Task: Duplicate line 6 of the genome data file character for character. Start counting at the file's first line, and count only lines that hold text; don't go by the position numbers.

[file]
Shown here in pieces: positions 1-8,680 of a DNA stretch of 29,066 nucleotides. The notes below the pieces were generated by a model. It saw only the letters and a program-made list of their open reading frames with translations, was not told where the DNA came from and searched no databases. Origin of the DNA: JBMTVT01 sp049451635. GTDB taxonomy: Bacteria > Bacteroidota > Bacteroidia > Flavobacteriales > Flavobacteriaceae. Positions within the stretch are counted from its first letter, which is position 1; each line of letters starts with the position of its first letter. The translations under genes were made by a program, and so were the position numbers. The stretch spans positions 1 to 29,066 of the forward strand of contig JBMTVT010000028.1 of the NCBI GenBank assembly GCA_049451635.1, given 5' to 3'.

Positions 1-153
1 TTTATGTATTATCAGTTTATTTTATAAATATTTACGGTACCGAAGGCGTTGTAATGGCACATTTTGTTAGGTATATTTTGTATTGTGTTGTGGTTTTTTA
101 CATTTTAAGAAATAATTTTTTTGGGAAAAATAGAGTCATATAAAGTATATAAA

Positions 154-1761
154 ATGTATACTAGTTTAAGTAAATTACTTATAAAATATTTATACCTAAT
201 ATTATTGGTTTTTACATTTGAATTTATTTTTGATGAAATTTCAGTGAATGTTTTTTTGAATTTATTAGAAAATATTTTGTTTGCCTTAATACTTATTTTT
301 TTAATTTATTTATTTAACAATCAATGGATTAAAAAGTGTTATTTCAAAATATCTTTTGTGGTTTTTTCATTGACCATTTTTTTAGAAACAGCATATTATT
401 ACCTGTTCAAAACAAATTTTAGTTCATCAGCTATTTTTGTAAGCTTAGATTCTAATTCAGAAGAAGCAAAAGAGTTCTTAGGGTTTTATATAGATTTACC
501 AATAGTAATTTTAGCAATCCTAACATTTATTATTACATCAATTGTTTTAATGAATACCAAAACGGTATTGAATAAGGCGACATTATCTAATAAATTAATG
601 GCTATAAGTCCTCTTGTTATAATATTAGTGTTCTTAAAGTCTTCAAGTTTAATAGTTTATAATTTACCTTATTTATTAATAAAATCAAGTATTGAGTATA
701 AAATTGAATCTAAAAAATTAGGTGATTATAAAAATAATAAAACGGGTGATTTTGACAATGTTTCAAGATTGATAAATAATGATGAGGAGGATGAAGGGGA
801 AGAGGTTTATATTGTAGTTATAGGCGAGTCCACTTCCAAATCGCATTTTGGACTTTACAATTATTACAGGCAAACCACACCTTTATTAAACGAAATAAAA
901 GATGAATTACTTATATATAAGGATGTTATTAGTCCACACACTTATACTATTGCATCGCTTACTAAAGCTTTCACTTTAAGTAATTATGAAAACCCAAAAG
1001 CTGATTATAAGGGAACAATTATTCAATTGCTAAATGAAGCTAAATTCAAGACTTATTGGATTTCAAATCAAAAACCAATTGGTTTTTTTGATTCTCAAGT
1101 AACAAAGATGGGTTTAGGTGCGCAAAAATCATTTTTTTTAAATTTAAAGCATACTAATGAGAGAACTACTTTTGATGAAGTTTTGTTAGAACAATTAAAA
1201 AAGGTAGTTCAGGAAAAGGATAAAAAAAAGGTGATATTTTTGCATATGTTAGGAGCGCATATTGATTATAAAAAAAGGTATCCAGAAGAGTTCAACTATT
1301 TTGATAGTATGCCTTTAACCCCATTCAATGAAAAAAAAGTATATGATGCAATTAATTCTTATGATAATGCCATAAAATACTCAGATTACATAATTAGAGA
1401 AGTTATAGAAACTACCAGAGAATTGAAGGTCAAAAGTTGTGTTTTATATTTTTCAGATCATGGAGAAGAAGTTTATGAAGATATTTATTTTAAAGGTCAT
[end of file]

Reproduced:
154 ATGTATACTAGTTTAAGTAAATTACTTATAAAATATTTATACCTAAT